On the NFL
4:28 PM CST, November 10, 2012
You now can purchase a "Peanut Punch" T-shirt.
You could have heard Charles "Peanut" Tillman talk about his penchant for forcing fumbles on his regular guest spot on WSCR-AM 670 Tuesday. Or you can hear him talk about it on ESPN (Rachel Nichols interview) and NBC (sit down with Bob Costas) in the pregame shows Sunday.
But the more exposure the "Peanut Punch" gets, the less likely it is to be effective.
"The more you guys talk about it and give away my secret, I feel it's harder to get them," Tillman said. "I liked it better when no one knew I did it. I could get it out easier."
Everyone knows what Tillman is doing because he is doing it so frequently.
With seven forced fumbles in 2012, he has one for every 6.1 tackles. Previously in his career, he had one forced fumble for every 24.8.
Forced fumbles are going to be more difficult to come by because ballcarriers are going to change the way they hold the football around Tillman — if they have brains, that is.
There is a potential benefit to the Bears in that too: Fewer yards after contact.
"They will be very aware of what could happen, so they will be conscious of ball security," Bears defensive backs coach Jon Hoke said. "Maybe it slows them down a little because they are thinking about it instead of running."
Tillman has an unusual knack for being able to tackle and punch at the same time. Hoke, a coach for 29 years, said he never has seen anything like it.
But at times Tillman will sacrifice yards to get more swipes at the football. It happened Sunday. While Tillman was taking three punches at the football, Titans tight end Craig Stevens picked up an extra nine yards. The play ended with a forced fumble, but the ball went out of bounds so the Titans did not lose possession.
The reason no one minded giving up the nine yards is the play started at the Titans' own 19-yard line. A few extra yards in that situation didn't hurt, so the potential reward was worth the risk.
"If it's third-and-5 and he's at four yards, just take him down, don't worry about stripping the ball," Tillman said. "It comes down to the situation."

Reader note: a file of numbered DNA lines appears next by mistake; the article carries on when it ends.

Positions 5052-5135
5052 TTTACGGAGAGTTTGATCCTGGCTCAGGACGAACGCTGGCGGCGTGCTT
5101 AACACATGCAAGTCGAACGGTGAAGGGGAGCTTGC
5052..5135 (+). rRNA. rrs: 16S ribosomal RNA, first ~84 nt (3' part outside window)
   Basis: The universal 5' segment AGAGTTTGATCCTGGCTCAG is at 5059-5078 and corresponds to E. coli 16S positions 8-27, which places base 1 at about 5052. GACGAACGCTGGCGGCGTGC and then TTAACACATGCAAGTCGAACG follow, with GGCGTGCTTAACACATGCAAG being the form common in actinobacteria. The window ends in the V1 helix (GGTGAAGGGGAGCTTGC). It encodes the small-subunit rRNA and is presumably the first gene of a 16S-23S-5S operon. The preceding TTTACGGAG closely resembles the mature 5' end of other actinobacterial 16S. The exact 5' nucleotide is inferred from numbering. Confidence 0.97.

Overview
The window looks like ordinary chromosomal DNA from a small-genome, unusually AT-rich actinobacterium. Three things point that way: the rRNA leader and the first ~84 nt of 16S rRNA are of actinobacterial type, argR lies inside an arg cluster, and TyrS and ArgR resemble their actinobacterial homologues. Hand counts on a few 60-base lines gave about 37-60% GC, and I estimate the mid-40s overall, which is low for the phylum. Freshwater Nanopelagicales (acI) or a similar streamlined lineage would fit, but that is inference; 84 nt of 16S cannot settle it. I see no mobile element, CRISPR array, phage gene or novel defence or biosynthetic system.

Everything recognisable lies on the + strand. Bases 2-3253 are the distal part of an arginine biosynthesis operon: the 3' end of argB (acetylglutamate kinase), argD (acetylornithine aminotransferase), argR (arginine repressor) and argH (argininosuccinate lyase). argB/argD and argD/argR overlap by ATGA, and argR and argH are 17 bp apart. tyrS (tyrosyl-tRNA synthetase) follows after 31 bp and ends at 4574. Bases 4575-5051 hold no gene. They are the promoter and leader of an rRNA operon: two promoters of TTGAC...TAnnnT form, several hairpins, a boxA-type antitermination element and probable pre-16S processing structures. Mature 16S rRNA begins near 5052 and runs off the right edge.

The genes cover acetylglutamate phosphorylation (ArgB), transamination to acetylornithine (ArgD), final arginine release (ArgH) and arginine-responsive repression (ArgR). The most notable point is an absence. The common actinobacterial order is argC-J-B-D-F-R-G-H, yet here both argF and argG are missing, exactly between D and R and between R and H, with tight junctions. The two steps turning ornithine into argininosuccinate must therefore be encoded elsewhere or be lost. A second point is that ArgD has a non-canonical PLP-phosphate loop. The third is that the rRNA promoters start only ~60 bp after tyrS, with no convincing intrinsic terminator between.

Hoke said giving up critical yards while going for the football never has been an issue for Tillman. And he never has had to tell Tillman to pull his punches.
Even if the opponent is covering up with both hands and both arms, and even if the Bears are giving up some extra real estate, it still could pay off to keep swinging.
"If he hits it just right, it doesn't matter if you are ready for it, it's coming out," Hoke said. "I've seen it too many times."
So has every opponent on the Bears' schedule.
Numbers games: One WR offense
If, as Texans defensive coordinator Wade Phillips says, Brandon Marshall is the only receiver the Bears throw to, there is a reason.
When Jay Cutler throws to Marshall, his passer rating is 101.0 this year, according to STATS. When he throws to all other wide receivers, it is 71.4.
Cutler has thrown 90 times to Marshall, which is 58 times more than he has thrown to his next most-frequent target, Earl Bennett. Only three receivers have been targeted more than Marshall.
Cutler has completed 65.6 percent of his passes to Marshall. He has completed 60.9 percent of his passes to Alshon Jeffery, 56.5 percent of his passes to Devin Hester and 50 percent of his passes to Bennett.
When Cutler has targeted Marshall, he has gained an average of 8.86 yards. On his throws to all other wide receivers, it's 6.65.
And Cutler has been the most wide-receiver dependent quarterback in the NFL. He has targeted wide receivers on 71.5 percent of his passes — the highest percentage of any starter.
Front-office chess: McManis move
During preseason, the Bears were struggling to find a gunner for their punt team. They lost both from 2011 when Corey Graham and Zack Bowman signed with other teams as free agents (Bowman since has returned).
They knew they had one gunner they could count on in Eric Weems, who was a free-agent addition. They tried a number of players for the other spot — D.J. Moore, Rashied Davis, Jonathan Wilhite, Isaiah Frey and Greg McCoy — but no one stood out.
They were on the lookout for an upgrade when they decided they were not going to keep a fullback. They shopped Tyler Clutts, and the Texans were interested.
The Bears identified cornerback Sherrick McManis as a player who could help them because of his history as a gunner. He was not on the trade market, but the Texans knew they had to part with him to get Clutts.
On Sunday, McManis made it look like general manager Phil Emery's second best trade of the year when he blocked a punt the Bears returned for a touchdown. This Sunday, he will get a chance to show his former team what they are missing.
Copyright © 2014 Chicago Tribune Company, LLC